Hail, Columbia!


W.E.B. Du Bois


April 1, 1911

American civilization moves steadily and graciously forward. Consider this gem from a New York morning paper: > Fifth Avenue, near 114th Street, was well filled with men and women as well as crowds of children at play, about 10 o’clock last night, when a young girl accosted another of about her age, and as the latter suddenly darted off along 114th Street started in pursuit shouting: ‘Stop her! She’s a thief!’
>   > Instantly there was a crowd of almost 100 men and women at the girl’s heels. She ran to Lenox Avenue, the crowd behind her increasing in numbers, and then turned down toward 113th Street. She ran swiftly and was far ahead of her nearest pursuer when Policeman Bernstein of the East 104th Street Station grabbed her at 112th Street.

What of it? She was a thief—a nasty, God-forgotten thief, and perhaps worse. Moreover, she was a foreigner. Hail to the “almost 100 men and women” who ran the frightened thing like a rabbit to its warren. Behold our civilization at its highest and best; or at its lowest and worst. How shall we, the untutored groundlings, know? Where are our teachers in this day of lynching and lawlessness? What are they saying and doing?

Pick out the ten greatest men of America, beginning, of course, with the distinguished gentleman who has just declined the presidency, and coming to President Taft and the college presidents, captains of industry, professional men and leaders of culture. What have they said? Nothing. What should they say? Something—anything. The symptoms fly and spread. They shriek to Heaven. They mean something. If they mean the glorious fruition of the best of American democracy let the leaders of this people speak out and say so. If they mean Hell (and they do), where in Heaven’s name is the moral courage of this land gone to?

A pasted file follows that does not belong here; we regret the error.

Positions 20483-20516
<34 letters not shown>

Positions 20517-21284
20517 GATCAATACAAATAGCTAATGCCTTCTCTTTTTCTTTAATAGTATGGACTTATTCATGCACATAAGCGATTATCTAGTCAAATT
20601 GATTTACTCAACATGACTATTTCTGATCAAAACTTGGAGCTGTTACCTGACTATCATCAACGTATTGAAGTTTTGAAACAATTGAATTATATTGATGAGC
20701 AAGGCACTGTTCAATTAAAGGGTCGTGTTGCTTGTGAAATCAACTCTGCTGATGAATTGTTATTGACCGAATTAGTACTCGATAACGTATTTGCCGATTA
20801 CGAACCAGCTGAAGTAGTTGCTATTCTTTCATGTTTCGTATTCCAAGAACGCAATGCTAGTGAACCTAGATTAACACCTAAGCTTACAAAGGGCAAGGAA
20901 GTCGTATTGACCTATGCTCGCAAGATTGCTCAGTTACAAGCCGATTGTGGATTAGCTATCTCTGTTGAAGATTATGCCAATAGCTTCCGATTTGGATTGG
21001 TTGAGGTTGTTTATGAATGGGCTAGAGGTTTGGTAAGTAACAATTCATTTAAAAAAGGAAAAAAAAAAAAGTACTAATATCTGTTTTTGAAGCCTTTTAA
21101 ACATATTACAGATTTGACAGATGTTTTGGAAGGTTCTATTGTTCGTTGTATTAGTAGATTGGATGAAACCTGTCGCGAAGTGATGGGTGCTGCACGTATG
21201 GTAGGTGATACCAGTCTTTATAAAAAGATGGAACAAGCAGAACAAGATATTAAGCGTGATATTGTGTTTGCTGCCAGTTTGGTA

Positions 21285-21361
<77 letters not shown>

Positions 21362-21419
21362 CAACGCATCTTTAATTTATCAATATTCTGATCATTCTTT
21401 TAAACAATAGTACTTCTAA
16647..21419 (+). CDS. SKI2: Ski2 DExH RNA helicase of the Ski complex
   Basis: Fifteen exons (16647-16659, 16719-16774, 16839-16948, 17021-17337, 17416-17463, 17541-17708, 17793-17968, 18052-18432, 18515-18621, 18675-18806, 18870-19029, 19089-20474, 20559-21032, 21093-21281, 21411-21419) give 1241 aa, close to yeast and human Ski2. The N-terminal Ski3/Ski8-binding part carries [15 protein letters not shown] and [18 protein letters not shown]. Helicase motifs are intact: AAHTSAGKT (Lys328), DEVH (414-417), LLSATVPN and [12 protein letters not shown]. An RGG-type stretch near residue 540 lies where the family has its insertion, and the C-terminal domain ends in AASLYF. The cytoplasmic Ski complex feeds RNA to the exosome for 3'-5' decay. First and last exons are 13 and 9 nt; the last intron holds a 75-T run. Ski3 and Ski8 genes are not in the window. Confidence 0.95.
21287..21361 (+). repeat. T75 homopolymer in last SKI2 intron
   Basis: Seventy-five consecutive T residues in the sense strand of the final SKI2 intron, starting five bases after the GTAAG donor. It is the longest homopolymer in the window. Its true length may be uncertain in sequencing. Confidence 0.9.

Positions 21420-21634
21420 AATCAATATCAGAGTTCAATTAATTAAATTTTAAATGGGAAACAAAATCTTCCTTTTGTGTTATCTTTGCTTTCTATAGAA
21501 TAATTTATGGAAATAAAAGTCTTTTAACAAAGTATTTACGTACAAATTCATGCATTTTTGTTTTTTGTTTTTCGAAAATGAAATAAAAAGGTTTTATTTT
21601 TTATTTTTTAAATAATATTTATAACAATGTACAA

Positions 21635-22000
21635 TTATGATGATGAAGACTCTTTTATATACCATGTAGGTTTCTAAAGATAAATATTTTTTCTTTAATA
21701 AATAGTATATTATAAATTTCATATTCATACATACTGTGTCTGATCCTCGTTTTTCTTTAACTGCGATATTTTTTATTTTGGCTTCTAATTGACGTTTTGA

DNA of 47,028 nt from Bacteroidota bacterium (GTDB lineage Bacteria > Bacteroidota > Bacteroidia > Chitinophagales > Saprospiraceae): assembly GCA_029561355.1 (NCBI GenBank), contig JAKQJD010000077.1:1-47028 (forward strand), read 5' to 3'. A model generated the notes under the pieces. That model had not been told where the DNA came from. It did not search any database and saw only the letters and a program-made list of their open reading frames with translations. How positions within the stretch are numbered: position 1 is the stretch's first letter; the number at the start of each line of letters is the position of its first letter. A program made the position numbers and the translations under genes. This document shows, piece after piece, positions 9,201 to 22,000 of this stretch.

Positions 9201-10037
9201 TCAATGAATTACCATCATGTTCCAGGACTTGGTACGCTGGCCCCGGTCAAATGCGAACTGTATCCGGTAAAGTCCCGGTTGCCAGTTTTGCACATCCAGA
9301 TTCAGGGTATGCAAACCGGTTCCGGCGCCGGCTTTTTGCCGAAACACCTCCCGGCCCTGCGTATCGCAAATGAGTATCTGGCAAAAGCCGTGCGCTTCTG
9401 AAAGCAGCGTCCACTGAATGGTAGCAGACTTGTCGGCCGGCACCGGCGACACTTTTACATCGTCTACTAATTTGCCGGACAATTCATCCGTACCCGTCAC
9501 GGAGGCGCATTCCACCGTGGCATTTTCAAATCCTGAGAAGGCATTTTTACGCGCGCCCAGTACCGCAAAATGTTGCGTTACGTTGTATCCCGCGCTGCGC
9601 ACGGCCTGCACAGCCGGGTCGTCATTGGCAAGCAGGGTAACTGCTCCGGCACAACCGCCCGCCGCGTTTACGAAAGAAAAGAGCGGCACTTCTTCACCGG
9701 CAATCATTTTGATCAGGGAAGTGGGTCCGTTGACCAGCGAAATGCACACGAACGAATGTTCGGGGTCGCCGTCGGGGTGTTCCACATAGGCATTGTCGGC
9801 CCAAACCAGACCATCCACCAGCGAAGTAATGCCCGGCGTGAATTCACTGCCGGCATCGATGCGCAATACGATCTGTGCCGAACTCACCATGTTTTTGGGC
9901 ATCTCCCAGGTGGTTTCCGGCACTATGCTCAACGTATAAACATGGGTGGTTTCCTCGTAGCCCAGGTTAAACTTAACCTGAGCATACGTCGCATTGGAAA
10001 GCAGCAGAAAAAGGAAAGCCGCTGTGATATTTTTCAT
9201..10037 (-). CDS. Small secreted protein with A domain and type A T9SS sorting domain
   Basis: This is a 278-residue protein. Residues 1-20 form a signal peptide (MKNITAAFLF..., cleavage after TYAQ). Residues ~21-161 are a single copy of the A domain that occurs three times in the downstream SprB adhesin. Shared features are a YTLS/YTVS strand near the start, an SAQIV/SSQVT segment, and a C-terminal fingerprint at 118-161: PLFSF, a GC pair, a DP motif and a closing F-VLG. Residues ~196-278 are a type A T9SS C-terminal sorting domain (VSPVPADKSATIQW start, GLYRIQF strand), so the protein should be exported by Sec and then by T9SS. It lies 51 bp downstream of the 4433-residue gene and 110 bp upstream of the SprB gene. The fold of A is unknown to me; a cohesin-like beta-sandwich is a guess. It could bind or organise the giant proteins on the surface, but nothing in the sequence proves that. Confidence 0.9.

The answer is not far to seek. I wrote to an American recently—one of the best specimens of American manhood, white and wealthy and philanthropic. I said: “Join us and fight lynching, lawlessness and race prejudice.” He was resting in his pretty cottage by the blue waters of a beautiful lake with the sweet shadow of mountains, away from the city’s fetid heat, daintily served by servants, surrounded bv his books and interests—and he wrote:

With reference to your suggestion that I join your association, I am, of course, deeply interested, but have been so much impressed with what seemed to me the bitterness and unchristian spirit I have observed in various comments from time to time that I have felt that only harm could come in the long run from that temper. I sympathize strongly with the dignified protests against the suppression of the vote of the Negroes, but I am myself profoundly against war in every aspect, and believe that Jesus Christ meant to turn the other cheek. I am sorry to say that it has seemed to me you definitely reject this aspect of Christ’s teaching in any event.

Angels and ministers of Grace, defend us!


For attribution, please cite this work as:
Du Bois, W.E.B. 1911. “Hail, Columbia!” The Crisis 2 (6): 244–45. https://www.dareyoufight.org/Volumes/02/06/hail_columbia.html.